Carol Felsenthal
On politics

Investigation Shows Obama Bundlers Land Cushy Jobs

A must-read investigation shows President Obama is appointing top funders to prestigious posts at a rate greater than his predecessor. Missing from report: two former Chicagoans with the best jobs of all. Plus: startlingly low test numbers from the school system Jean-Claude Brizard most recently ran.

Louis Susman, Charles Rivkin
Louis Susman, Charles Rivkin

 

This morning Politico posted a must-read investigation by iWatch News, part of the Center for Public Integrity, a nonprofit that conducts the sort of investigative reporting that has become beyond the budgets and staffs of many dailies.

The results of the three-man reporting team are fascinating, albeit predictable—for all his promises of change, President Obama, like his predecessors, rewards his top funders with cushy, prestigious jobs. In fact, he outdoes George W. Bush: “Public Citizen found in 2008,” the reporters note, “that President George W. Bush had appointed about 200 bundlers to administration posts over his eight years in office. That is roughly the same number Obama has appointed in a little more than two years…”

The piece is long—almost 3000 words—and I would have been inclined to scan it on a busy morning, but I have written about several Chicago bundlers who have landed the most coveted ambassadorships, and I especially wanted to see what the investigative team had to say about Louis Susman, who seems to be relishing his Obama appointment as U.S. ambassador to England, and about Charles Rivkin, whom Obama posted to Paris. (Bundlers reach into their rolodexes and gather up individual contributions, up to the legal limit of $2,300 per election.)

I read the piece, and Susman (a former attorney and investment banker who bundled $500,000 for Obama) and Rivkin (a former producer of children’s television who bundled $800,000) were missing. One of the reporters on the piece, Fred Schulte, an award winning reporter, formerly of the Baltimore Sun and the South Florida Sun-Sentinel, told me that he and his colleagues found “24 bundler ambassadors.” That they didn’t mention my two Chicago guys by name is meaningless.  “We’re not trying to cover for them; we didn’t mention most of the 24 by name.”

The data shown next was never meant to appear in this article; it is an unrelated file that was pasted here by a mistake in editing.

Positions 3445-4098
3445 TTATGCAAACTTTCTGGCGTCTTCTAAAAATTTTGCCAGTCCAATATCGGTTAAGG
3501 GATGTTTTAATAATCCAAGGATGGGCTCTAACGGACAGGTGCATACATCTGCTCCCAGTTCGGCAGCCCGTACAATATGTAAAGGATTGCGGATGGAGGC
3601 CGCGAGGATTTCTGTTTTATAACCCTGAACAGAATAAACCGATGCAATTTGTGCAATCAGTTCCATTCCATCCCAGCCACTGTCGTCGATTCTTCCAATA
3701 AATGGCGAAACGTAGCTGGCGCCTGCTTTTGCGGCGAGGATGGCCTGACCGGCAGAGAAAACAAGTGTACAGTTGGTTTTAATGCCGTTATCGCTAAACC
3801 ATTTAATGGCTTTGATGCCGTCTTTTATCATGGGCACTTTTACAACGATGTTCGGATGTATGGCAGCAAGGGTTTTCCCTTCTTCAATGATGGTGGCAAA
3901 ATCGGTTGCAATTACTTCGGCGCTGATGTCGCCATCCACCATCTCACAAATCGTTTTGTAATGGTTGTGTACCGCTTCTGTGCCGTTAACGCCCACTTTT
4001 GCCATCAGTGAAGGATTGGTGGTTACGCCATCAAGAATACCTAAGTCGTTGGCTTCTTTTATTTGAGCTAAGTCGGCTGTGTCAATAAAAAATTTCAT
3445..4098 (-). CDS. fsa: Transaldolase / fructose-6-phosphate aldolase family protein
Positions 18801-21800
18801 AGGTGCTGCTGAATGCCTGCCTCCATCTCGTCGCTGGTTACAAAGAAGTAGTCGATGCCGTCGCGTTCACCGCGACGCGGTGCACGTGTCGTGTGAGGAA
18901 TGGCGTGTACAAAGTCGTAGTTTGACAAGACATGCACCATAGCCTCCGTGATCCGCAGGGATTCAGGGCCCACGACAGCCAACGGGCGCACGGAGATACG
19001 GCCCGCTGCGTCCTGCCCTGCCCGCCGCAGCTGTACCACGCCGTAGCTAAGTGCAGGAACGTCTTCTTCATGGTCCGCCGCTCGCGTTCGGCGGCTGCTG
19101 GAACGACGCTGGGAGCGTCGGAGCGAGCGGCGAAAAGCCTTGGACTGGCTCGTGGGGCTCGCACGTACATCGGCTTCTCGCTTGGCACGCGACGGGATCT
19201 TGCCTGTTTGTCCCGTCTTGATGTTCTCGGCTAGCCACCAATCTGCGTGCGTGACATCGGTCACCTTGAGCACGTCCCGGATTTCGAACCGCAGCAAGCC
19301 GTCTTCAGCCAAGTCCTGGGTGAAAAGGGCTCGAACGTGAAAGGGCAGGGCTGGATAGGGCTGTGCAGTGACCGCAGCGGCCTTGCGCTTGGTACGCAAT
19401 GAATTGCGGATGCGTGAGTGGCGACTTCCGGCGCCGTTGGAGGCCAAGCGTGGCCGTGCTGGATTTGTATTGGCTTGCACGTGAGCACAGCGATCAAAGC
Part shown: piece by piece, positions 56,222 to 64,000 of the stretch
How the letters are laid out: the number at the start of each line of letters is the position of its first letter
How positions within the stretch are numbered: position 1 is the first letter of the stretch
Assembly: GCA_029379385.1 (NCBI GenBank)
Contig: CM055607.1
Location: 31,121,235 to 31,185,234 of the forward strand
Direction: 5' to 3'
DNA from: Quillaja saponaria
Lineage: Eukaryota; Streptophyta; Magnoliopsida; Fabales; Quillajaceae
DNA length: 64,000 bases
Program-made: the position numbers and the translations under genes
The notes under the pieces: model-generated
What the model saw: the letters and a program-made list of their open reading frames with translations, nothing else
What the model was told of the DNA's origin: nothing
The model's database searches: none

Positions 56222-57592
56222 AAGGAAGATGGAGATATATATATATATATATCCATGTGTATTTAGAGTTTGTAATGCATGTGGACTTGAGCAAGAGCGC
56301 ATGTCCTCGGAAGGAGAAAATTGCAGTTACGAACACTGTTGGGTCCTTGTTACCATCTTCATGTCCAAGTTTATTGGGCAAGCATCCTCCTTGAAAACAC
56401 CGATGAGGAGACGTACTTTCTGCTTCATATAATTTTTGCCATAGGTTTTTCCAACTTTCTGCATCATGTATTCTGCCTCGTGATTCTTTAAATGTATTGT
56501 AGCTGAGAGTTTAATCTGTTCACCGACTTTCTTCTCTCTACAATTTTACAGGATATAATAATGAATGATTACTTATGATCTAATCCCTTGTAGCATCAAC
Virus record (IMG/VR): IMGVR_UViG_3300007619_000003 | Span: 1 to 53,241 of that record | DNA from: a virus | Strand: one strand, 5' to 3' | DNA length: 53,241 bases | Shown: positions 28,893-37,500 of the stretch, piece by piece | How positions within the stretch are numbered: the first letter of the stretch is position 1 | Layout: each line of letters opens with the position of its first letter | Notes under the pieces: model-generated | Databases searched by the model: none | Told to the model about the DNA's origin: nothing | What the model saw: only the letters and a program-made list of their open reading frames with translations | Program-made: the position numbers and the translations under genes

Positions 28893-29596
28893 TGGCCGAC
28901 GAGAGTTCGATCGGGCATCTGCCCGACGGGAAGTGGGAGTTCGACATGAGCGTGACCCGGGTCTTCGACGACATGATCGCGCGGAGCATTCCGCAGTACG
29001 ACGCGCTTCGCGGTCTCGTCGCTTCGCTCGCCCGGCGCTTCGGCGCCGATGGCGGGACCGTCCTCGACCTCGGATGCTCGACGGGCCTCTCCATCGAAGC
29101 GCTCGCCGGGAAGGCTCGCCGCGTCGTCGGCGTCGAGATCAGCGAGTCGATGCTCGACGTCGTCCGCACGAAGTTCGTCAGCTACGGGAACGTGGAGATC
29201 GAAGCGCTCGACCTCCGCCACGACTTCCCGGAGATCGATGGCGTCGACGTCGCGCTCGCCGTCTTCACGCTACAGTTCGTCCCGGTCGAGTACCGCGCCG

If one were to survey the political players who have the contacts and energy to bundle contributions at the highest level, and if one were to ask them what job or reward would please them most should their candidate take the White House, I would wager that postings to London and Paris would top the list—especially London because one need not know a foreign language.

In late 2009, while writing the Susman piece, I interviewed Sheila Krumholtz, executive director of the Center for Responsive Politics. She described the American political tradition of giving diplomatic posts to big contributors as “a donor rewards program.”

And so it continues, but in today’s otherwise comprehensive story, without Exhibits A and B.

Post Script: Another important story that Chicagoans might miss.

In today’s New York Times, Sharon Otterman reports on a study by the New York State Education Department that shows that “only 37 percent of [New York state] students who entered high school in 2006 left four years later adequately prepared for college, with even smaller percentages of minority graduates and those in the largest cities meeting that standard.” Digging deeper into the data, Otterman notes that, based on results of state tests in math and English, in New York City, only 21 percent of students starting high school in 2006 and graduating in 2010, could be classified as ready for college. “In Rochester,” she writes, “it was 6 percent.” (Emphasis added.)

The Chicago Public Schools’ new CEO, Jean-Claude Brizard, comes to us from Rochester where he was superintendent of the city’s schools.

I called the CPS communications office to request a comment from Brizard about that startlingly low number. No answer as of post time.

 

Photographs: U.S. Department of State

Share

Submit your comment

Comments are moderated. We review them in an effort to remove foul language, commercial messages, abuse, and irrelevancies.